Fuzzy membership function is used to convert the crisp input provided to the fuzzy inference system. Fuzzy logic it self is not fuzzy, rather it deals with the fuzziness in the data. And this fuzziness in the data is best described by the fuzzy membership function.

Fuzzy inference system is the core part of any fuzzy logic system. Fuzzification is the first step in Fuzzy Inference System.

Formally, a membership function for a fuzzy set A on the universe of discourse X is defined as µ_{A}: X → [0, 1], where each element of X is mapped to a value between 0 and 1. This value, called **membership value **or **degree of membership**, quantifies the grade of membership of the element in X to the fuzzy set A. Here, X is the universal set and A is the fuzzy set derived from X.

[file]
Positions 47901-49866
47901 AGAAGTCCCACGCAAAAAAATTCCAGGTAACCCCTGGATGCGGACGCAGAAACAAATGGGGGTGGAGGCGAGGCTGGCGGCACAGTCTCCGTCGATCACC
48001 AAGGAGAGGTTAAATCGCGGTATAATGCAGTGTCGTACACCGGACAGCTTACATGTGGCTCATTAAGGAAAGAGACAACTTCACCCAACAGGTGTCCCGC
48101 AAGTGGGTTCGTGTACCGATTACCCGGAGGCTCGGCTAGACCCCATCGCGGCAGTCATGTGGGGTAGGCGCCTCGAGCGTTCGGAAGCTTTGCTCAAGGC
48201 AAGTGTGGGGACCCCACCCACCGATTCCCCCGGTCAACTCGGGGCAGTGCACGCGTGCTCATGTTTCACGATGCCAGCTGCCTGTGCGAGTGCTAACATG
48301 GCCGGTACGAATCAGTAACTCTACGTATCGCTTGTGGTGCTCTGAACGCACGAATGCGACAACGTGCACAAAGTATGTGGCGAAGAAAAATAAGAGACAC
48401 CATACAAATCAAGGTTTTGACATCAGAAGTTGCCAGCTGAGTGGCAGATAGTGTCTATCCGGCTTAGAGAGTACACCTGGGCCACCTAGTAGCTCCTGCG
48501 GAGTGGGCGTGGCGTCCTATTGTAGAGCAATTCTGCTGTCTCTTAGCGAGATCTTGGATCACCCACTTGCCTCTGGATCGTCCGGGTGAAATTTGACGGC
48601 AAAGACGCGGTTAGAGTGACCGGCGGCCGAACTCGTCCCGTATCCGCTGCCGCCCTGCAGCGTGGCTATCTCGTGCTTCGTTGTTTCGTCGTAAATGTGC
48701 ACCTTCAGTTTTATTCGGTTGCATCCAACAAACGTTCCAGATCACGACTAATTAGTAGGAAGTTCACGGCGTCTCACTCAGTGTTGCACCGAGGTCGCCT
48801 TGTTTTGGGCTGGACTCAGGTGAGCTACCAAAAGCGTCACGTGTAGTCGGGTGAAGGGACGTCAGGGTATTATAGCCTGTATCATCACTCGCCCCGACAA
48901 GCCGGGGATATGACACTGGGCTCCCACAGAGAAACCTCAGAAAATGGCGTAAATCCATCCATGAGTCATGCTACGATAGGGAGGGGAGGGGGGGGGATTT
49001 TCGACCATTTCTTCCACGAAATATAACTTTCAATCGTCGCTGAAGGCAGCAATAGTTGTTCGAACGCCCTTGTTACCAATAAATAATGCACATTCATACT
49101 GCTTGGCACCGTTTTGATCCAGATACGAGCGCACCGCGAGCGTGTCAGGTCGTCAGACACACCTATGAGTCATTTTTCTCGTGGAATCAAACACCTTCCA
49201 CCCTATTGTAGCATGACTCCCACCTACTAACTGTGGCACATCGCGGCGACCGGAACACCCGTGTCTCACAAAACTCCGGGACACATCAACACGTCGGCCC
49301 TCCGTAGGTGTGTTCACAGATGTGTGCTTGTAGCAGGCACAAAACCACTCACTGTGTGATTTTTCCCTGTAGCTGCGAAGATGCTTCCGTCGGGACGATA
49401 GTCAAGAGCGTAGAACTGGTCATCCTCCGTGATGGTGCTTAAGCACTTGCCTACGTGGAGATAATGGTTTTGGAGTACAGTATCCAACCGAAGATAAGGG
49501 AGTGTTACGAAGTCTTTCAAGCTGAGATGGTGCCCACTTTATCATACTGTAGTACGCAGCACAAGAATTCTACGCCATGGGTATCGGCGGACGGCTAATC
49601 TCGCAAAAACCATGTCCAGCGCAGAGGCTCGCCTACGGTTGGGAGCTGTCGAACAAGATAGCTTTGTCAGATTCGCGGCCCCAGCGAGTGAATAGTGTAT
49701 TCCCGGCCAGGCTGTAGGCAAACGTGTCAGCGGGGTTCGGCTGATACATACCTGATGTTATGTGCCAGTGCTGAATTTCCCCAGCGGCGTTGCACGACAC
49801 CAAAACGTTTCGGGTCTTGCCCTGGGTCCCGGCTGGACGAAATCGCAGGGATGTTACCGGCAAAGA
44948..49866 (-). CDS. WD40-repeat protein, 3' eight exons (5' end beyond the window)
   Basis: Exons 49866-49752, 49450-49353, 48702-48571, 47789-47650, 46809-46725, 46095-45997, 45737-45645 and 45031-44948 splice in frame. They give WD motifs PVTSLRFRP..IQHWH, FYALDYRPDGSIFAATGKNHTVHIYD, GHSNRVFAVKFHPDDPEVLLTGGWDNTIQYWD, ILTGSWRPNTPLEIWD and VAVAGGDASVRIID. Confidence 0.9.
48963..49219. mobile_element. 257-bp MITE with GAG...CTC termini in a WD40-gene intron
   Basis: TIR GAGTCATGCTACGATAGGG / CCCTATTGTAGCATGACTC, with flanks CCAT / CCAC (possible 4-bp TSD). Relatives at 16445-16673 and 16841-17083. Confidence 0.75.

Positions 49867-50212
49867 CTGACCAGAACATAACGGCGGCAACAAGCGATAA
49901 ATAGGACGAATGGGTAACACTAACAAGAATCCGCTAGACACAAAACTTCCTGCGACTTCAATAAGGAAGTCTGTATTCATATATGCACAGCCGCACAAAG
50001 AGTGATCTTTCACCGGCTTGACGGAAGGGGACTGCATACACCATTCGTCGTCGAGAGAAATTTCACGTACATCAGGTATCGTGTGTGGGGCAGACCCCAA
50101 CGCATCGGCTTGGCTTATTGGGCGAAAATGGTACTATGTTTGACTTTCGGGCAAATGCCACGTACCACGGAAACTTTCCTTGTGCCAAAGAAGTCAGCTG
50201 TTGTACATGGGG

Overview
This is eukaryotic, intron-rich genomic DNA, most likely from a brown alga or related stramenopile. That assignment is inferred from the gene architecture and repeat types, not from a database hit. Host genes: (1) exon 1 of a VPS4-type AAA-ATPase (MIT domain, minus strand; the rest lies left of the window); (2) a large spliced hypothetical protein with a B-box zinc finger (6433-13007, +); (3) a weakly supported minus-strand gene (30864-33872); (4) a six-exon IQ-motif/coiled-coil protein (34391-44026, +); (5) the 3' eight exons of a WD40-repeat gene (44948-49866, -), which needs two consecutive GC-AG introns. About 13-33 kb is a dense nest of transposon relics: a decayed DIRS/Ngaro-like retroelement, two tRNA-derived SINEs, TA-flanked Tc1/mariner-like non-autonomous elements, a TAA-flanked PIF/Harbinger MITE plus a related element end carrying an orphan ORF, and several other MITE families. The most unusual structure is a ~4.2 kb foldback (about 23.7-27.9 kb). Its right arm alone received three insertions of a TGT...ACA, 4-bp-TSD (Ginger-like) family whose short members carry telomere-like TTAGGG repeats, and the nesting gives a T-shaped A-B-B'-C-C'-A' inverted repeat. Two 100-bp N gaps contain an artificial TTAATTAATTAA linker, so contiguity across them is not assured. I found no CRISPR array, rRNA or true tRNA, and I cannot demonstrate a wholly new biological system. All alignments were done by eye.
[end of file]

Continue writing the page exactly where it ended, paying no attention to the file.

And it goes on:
Fuzzy membership function is the graphical way of visualizing degree of membership of any value in given fuzzy set. In the graph, X axis represents the universe of discourse and Y axis represents the degree of membership in the range [0, 1]

In following discussion, we will see various fuzzy membership functions. These functions are mathematically very simple. Fuzzy logic is meant to deal with the fuzziness, so use of complex membership function would not add much precision in final output.

## Fuzzy Membership Function:

### Singleton membership function:

Singleton membership function assigns membership value 1 to particular value of x, and assigns value 0 to rest of all. It is represented by impulse function as shown.